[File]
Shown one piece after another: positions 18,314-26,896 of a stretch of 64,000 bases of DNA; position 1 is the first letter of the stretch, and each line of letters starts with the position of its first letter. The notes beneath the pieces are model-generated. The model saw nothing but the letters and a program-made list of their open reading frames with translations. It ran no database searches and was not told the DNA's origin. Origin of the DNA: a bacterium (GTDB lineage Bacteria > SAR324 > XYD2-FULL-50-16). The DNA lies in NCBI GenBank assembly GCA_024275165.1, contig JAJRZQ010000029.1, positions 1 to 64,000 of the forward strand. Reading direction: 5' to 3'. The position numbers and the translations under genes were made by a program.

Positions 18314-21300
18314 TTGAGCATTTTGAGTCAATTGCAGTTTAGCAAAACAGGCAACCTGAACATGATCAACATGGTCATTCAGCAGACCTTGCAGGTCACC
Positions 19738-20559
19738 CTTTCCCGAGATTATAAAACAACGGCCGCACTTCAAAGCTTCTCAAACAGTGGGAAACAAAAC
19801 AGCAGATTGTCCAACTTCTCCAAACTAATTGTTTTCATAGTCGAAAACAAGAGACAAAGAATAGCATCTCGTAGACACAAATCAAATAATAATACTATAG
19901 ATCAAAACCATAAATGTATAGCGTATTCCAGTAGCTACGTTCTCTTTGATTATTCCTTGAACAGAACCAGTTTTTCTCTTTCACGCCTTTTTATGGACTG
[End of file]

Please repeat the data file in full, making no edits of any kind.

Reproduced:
Shown one piece after another: positions 18,314-26,896 of a stretch of 64,000 bases of DNA; position 1 is the first letter of the stretch, and each line of letters starts with the position of its first letter. The notes beneath the pieces are model-generated. The model saw nothing but the letters and a program-made list of their open reading frames with translations. It ran no database searches and was not told the DNA's origin. Origin of the DNA: a bacterium (GTDB lineage Bacteria > SAR324 > XYD2-FULL-50-16). The DNA lies in NCBI GenBank assembly GCA_024275165.1, contig JAJRZQ010000029.1, positions 1 to 64,000 of the forward strand. Reading direction: 5' to 3'. The position numbers and the translations under genes were made by a program.

Positions 18314-21300
18314 TTGAGCATTTTGAGTCAATTGCAGTTTAGCAAAACAGGCAACCTGAACATGATCAACATGGTCATTCAGCAGACCTTGCAGGTCACC
Positions 19738-20559
19738 CTTTCCCGAGATTATAAAACAACGGCCGCACTTCAAAGCTTCTCAAACAGTGGGAAACAAAAC
19801 AGCAGATTGTCCAACTTCTCCAAACTAATTGTTTTCATAGTCGAAAACAAGAGACAAAGAATAGCATCTCGTAGACACAAATCAAATAATAATACTATAG
19901 ATCAAAACCATAAATGTATAGCGTATTCCAGTAGCTACGTTCTCTTTGATTATTCCTTGAACAGAACCAGTTTTTCTCTTTCACGCCTTTTTATGGACTG